And as a seal upon your heart,

For love is as powerful as death.

(from Songs, chapter 8 verse 6)

This week, the base for my favor from J arrived in the mail, begging for embellishment: a cute little soprano ukulele with a shark-shaped bridge.

Given that J’s device is a silver shark on a black background, under silver waves (an “engrailed chief”), the uke was incredibly easy to customize to bear his colors:

ElwicUkeAfter that was finished, we added a small selection of prose:

My heart is stirred by a noble theme,

As I recite my verses for the king;

My tongue is the pen of a skillful writer.

(from Psalm 45, verse 1)

The uke (a nearly-indestructible, inexpensive Makala) was embellished with a Sharpie paint pen. I’ve never used a paint pen before; the packaging touted its “abrasion resistance,” so I figured it was worth a shot (seeing as I occasionally have to re-ink my other instruments that I’ve embellished with a plain Sharpie).

After noodling around here for a few days, I can definitely see the appeal of the soprano size of ukulele: uber-portable, and so cute you just can’t keep your hands off ‘em! :-)

A good tool for a Bard to ply their trade with. ;-)

1490s Venetian “mockado” gown, part IV

Catch part I, part II, and part III!

And here we have come to the finishing touch on this lovely Venetian-style gown:

The Sleeves.

1490Venetian 017All things considered, they went together pretty fast. I chose to make them out of the shiny taffeta to match the underskirt portion of the gown. The hardest part was figuring out how to orient the trim on them. Pictured above is the lower cuff; I opted to keep it plain so that it wouldn’t be potentially bulky and possibly catch on instrument strings while I played.

For the upper portion of the sleeve, I chose to use not only the matching trim to the neckline of the gown, but also some shiny black satin ribbon. It was a trick to get it all lined up and stitched into the seams before I had hand-stitched it down, but I managed! (Probably should have done that in reverse order, but whatever, haha. :-P )

I spent a fair number of hours hand-stitching the trim down. At least, it felt like a lot…

But a few attachment points and stitches later, and we have a complete 1490s outfit, which I wore to my “bardic neo-folk” music set at the 2014 Tumbleweed Music Festival in Richland, WA.

This slideshow requires JavaScript.

Earlier in the month I polled my Facebook followers to see what they thought about the idea of me performing my bardic music (a collection of period tunes and original songs of folklore, myth, magic, and history) in my garb. It was an overwhelming YES, and as it turned out, wearing the gown to perform was a fantastic idea. I not only received several compliments and comments, but lots of inquiries about my performance and what I do as a musician. :-)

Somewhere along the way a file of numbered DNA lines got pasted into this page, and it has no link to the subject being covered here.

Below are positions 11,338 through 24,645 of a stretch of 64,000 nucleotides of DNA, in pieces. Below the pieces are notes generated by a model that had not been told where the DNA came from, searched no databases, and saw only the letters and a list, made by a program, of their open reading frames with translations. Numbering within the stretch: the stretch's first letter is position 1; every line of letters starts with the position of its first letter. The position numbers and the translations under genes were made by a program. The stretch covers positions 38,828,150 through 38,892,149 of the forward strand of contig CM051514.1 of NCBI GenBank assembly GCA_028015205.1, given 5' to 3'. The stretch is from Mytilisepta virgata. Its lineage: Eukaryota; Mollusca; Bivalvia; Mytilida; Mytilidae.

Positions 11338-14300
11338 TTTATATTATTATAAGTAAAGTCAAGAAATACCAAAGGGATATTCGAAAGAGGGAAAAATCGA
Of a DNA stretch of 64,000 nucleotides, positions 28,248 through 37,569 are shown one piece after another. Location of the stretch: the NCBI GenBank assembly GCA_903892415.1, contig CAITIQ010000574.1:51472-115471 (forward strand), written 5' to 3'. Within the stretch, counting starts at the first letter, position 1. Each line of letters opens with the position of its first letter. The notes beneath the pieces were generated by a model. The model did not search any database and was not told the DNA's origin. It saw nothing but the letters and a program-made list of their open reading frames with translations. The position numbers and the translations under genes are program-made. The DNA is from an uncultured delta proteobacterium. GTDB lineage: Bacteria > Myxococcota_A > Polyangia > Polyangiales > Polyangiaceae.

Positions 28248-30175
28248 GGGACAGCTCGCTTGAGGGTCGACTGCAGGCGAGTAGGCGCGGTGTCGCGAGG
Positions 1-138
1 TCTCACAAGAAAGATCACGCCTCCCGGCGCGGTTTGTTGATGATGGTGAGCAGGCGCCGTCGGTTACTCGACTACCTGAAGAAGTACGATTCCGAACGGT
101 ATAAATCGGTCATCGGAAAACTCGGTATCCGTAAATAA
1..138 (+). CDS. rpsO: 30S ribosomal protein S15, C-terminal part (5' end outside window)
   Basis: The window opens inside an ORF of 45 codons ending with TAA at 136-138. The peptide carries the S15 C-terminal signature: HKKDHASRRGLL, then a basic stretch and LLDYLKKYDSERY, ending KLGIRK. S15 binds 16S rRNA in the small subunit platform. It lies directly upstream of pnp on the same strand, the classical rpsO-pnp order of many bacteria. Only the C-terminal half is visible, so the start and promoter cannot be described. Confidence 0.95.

Awesome. <3

1490s Venetian “mockado” gown, part III

(Catch up with part I and part II here…)

Step four: Assemble the gown!

Since I had used this pattern before, assembly went fairly fast. In just a couple nights, I had a close-to-completion gown:

1490Venetian 010Since I am (hoping!) having a baby here in a few weeks, I mentioned I decided to make some modifications to the bodice for ease of breastfeeding. I stitched the front and the back as two separate pieces — opting to put ribbon ties across the shoulders — and have the gown lace up the sides. I found an example of a Florentine gown that had side lacing  to support my cause, and since the Italians seemed to favor ribbons for tying on their sleeves to the shoulder of their gowns, I figured the addition of the extra ribbons to tie the shoulder straps together would hardly be noticed.

Step five: applying trim and finishing stitches!

1490Venetian 011I found some lovely cord trim on sale at JoAnn’s this last week, and decided it would be just the thing (with the addition of a few pearls) to adorn the neckline of the gown.

1490Venetian 012Applying trim is fun, but it does make one’s fingers quite tender. :-P

Other hand-finishing I did included using ribbon to protect the seams in the skirt at the side openings (covering the serged edges for a tidier look), and tacking down the bodice lining where it met the skirt (so it didn’t ride up, and I didn’t have to fight with machine stitching through all those layers).

Once all of that was completed, I stitched in the lacing rings. I had some small plastic ones on hand, and while, to be period-correct, I should have used metal, I decided plastic would be kinder to the fabric in the long run. Plus, they are hidden just under the edges of the bodice so they aren’t easily seen.

1490Venetian 015And, VOILA! A nearly finished gown!

I love how the corduroy gives it that lovely, soft, must-pet-the-fabric look… and how the silky taffeta shines through the opening in the split front. But wait! I’m still missing something…

On to the next installment…

Step six: sewing the sleeves!